Improving Institutional and Human Resource Capacity to Manage Pharmaceutical Systems and Services

 

Effective, accountable, and inclusive institutions and skilled, knowledgeable health care workers, program managers, and leaders are essential to resilient and sustainable pharmaceutical systems that ensure universal access to and appropriate use of the best available diagnostic, preventive, and treatment tools.

Low- and middle-income countries have institutional and human resource gaps at many levels. Approximately 85% of World Health Organization (WHO) Member States report having less than one pharmaceutical personnel per 1,000 population, while only 10% of the 138 countries that responded to the WHO Global Health Observatory survey reported more than one biomedical engineer and/or technician per 10,000 population. Many government departments face critical and chronic shortages of managerial and technical experts for key pharmaceutical system functions in regional and local facilities. As a result, institutional capacity building among pharmaceutical system stakeholders is needed to improve human resource management and operations. MTaPS will primarily focus on institutional capacity in its technical approach.

Following USAID’s Journey to Self-Reliance framework and the agency’s health system and disease specific strategies, MTaPS strengthens country human resources and institutions to:

  • Develop sustainable, high-impact country capacity for transparent, accountable pharmaceutical systems-related law, policy, planning, leadership, and management
  • Improve countries’ capacity to collect, analyze, and use pharmaceutical systems-related information for decision making
  • Work with country stakeholders and human resource managers to overcome recruitment, deployment, and retention challenges that impact service delivery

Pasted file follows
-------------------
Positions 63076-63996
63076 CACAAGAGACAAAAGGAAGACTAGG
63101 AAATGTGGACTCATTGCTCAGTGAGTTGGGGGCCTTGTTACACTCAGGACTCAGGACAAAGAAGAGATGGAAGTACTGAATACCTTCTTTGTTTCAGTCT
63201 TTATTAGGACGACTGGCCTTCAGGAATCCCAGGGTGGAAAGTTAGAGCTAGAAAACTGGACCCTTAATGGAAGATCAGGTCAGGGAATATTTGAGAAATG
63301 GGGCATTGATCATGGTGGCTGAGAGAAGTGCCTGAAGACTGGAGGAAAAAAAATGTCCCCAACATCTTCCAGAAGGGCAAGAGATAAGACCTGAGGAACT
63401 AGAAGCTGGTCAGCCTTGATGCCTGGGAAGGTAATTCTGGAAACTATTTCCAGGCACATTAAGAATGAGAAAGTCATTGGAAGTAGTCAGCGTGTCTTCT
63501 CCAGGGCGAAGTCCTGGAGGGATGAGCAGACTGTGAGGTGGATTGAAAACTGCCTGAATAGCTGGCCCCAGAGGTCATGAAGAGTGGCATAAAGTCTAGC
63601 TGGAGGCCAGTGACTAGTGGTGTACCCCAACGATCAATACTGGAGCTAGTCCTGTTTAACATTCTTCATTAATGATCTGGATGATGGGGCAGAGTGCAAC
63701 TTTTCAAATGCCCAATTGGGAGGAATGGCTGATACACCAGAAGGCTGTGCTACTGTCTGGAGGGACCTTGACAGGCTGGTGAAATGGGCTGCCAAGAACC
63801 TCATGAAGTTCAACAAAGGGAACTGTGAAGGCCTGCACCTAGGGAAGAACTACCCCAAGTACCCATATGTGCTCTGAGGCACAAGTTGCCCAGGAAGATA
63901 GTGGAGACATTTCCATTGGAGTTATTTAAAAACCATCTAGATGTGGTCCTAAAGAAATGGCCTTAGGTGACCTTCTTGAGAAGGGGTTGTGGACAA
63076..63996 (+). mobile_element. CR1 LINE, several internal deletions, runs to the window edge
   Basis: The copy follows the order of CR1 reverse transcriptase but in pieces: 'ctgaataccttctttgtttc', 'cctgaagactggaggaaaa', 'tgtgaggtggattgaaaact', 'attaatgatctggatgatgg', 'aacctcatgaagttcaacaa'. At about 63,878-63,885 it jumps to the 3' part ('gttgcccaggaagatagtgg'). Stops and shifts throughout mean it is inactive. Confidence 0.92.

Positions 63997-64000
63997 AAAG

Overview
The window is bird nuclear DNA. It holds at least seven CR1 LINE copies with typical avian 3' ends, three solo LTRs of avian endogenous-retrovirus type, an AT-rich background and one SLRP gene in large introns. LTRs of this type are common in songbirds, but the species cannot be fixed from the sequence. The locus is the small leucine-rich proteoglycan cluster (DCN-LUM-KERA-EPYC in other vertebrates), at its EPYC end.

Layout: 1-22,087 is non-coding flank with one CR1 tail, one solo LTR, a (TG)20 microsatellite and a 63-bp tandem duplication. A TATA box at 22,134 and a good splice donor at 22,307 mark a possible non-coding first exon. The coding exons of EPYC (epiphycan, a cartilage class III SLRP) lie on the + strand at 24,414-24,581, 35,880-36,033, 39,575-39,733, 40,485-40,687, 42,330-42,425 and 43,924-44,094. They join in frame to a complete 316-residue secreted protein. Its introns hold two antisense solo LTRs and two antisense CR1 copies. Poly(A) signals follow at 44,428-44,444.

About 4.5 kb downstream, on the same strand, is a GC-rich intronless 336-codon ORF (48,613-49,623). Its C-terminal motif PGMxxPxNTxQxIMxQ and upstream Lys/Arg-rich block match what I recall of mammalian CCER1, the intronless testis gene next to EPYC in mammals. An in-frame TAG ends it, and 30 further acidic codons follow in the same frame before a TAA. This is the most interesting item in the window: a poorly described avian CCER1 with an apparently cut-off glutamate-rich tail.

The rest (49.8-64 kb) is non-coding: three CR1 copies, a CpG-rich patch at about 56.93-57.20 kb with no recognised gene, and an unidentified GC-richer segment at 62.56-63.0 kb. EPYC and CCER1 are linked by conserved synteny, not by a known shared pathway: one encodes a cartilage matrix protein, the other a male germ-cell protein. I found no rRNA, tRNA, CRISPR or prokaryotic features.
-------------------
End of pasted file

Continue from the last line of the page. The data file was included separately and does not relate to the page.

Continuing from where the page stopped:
MTaPS helps countries:

  • Develop and integrate human resources strategies and interventions, such as addressing female workforce needs, creating new workforce cadres, outsourcing and evaluating pharmacy workforce, and providing supervision and continuing education
  • Develop, validate, and support the use of innovative capacity-building strategies, such as locally customized e-tools and platforms, e-learning programs, smart phone-based microlearning courses, peer-to-peer learning programs, in-service certification and mentorship programs, and microgrants/scholarships
  • Enhance government capacity to manage pharmaceutical operations and ensure access to safe, effective, quality-assured medicines and effective pharmaceutical services
  • Design and implement country-specific plans to guide capacity-building interventions and institutionalize pharmaceutical system management competencies
  • Institutionalize human resource capacity-building strategies such as pre- and in-service training and task shifting within the pharmaceutical system
  • Modify contracting policies, procedures, and processes and increase capacity to manage or issue contracts for pharmaceutical management operations
  • Enhance government efforts to lead collaborative activities among donors, cooperating agencies, and other stakeholders and to manage and prioritize appropriate pharmaceutical systems strengthening interventions
  • Develop national medicines regulatory authorities’ institutional capacity to control the quality, safety, and efficacy of medicines with strategies such as on-the-job training, knowledge sharing, and adaptation of model tools (SOPs and guidelines)
  • Support strong pharmacovigilance systems to ensure rigorous patient safety monitoring when new global health products are introduced to the market
  • Ensure sustainable pharmacovigilance systems that provide a timely response when patients experience adverse reactions to medicines or health technologies fail and work to prevent such occurrences
  • Develop and strengthen professional and preservice programs in collaboration with regional medicines harmonization technical expert bodies and support program and curriculum accreditation
  • Support governments to institutionalize clear policies and procedures for identifying information gaps and using data for decision making, which can be applied in a variety of areas, including updating standard treatment guidelines, making prescribing and dispensing decisions, adding new or novel drugs to formularies or reimbursement lists, and taking regulatory action in response to medicines safety and quality issues
  • Strengthen systems to promote patient-centered pharmaceutical services in the public and private sectors (e.g., introducing pharmacy accreditation schemes to improve standards of practice)

For more information, contact:

Principal Technical Advisor

Niranjan Konduri

nkonduri@mtapsprogram.org

Principal Technical Advisor

Capacity Building

Abibata Handley

ahandley@mtapsprogram.org